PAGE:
RE: This makes more sense
By Suntan on 12/19/2008 1:07:15 PM , Rating: 1
quote:
The RIAA does not run the ISPS, Why would they give themselves bad press for no reason other than to help the RIAA. Unless the RIAA starts paying the ISPS some money, I see absolutely no incentive for ISPS to do this.


I'd be willing to bet that the terms your service provider gave you state in them somewhere that you would not use the network connection for illegal purposes. Why would they add that clause if they thought they could make money off of your illegal activity? (I'll give you a hint, your ISP is probably not concerned with your personal fight to stick it to the man -aka- RIAA.)

If that alone isn't enough explanation, think of these two letters sent to your ISP:

1) Excuse me Pro Media ISP, but it has come to our attention that you have been notified 637 times in the last 3 months of suspected illegal activity at these IP addresses. To date our investigation has found that these addresses are still conducting suspected illegal activity and we can only assume that you have done nothing to curtail this activity on your network. At this point, we have no option but to add you to our publicly available list of ISPs that have a record of doing nothing about illegal filesharing. –RIAA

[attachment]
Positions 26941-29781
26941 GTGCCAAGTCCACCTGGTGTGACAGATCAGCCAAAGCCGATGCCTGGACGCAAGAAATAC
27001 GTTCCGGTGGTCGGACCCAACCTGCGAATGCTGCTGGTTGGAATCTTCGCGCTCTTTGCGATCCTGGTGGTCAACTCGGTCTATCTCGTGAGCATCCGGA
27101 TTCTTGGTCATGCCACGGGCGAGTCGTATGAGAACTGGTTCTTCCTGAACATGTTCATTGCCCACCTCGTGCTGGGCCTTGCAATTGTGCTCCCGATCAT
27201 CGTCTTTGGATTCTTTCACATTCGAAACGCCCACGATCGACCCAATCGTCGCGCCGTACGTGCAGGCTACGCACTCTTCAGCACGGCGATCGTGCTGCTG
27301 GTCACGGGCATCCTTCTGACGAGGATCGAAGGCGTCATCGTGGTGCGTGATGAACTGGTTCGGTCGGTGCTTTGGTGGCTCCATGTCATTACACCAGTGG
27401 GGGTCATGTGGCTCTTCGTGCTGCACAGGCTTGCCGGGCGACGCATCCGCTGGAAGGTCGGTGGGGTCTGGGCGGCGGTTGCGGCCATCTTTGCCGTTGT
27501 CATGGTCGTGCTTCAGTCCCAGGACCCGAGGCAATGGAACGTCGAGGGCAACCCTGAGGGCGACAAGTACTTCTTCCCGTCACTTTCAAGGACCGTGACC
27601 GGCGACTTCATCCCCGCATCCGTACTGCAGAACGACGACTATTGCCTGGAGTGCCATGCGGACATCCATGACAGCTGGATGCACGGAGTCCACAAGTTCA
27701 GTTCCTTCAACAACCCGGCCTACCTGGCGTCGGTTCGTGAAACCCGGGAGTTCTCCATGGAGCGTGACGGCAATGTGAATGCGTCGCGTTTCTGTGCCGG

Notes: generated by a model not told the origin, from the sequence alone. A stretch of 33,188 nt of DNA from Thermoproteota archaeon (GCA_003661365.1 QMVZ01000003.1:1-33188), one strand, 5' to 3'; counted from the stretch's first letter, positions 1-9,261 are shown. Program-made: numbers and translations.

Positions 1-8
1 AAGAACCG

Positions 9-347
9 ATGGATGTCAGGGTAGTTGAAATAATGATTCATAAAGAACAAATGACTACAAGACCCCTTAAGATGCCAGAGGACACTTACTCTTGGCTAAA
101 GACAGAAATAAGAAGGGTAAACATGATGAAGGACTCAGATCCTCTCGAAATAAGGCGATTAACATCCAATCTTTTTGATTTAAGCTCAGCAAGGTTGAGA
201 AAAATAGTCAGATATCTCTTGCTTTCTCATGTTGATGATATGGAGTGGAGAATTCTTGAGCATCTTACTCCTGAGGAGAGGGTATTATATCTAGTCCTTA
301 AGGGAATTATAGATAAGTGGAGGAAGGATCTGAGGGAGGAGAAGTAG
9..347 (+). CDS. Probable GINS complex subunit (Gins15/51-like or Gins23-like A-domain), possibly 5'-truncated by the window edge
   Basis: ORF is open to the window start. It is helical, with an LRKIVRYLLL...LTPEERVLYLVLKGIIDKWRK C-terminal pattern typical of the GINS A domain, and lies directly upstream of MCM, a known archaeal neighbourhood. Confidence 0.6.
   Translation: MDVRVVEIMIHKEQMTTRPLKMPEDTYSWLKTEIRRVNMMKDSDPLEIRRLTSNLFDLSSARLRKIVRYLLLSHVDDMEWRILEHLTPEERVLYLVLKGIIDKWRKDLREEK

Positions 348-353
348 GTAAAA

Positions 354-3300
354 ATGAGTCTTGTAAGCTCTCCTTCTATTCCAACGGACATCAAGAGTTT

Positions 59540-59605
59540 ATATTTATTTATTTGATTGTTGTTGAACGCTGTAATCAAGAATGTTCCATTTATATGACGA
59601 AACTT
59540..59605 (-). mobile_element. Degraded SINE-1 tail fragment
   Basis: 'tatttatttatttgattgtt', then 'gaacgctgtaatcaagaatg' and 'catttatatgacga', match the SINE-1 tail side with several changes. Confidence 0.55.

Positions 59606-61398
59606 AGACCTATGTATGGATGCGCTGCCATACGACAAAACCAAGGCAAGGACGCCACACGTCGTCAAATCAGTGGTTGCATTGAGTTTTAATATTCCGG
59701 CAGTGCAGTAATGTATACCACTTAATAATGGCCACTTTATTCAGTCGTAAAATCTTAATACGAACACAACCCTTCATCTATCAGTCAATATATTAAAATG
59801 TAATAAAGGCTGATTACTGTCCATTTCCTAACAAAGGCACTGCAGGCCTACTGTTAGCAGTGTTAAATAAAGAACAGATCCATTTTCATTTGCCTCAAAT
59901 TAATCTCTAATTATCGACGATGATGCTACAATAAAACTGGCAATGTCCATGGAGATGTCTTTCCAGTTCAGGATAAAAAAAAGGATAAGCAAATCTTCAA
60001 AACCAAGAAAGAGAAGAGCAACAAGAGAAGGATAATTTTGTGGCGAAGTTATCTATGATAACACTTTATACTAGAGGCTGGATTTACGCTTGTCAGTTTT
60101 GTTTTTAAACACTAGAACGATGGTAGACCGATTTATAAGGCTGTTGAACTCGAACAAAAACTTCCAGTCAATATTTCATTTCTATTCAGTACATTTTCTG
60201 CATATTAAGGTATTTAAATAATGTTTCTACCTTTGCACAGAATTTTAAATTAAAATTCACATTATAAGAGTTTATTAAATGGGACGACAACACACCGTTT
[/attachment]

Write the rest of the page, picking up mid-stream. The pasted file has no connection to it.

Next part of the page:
2) Excuse me Pro Media ISP, but it has come to our attention that IP address XXX has a history of consuming over 120 gig of your costly bandwidth each month in activities that we believe to be illegal. If you would like to eliminate this bandwidth hog, here is all the evidence you need to do so and blame it on us. You get rid of the hog, we get rid of a person that may be illegally sharing our intellectual property. It’s a win-win. –RIAA

-Suntan


RE: This makes more sense
By Yawgm0th on 12/19/2008 1:58:45 PM , Rating: 2
quote:
it has come to our attention that IP address XXX has a history of consuming over 120 gig of your costly bandwidth each month... If you would like to eliminate this bandwidth hog, here is all the evidence you need to do so and blame it on us.


No ISP would need this as an excuse. Many ISPs, notably Comcast, have bandwidth caps that if exceeded are grounds for termination of service. Some (Comcast until a few months ago) have unwritten caps at which they will terminate your service.

In short, an ISP will not permit you to go over whatever amount of bandwidth is too high. Anything lower provides return on investment, and as such they still want you as a customer.

The only incentive for ISPs to cooperate is avoidance of lawsuits. Regardless of the victor, being in constant litigation is not conducive to good business (unless litigation is your business).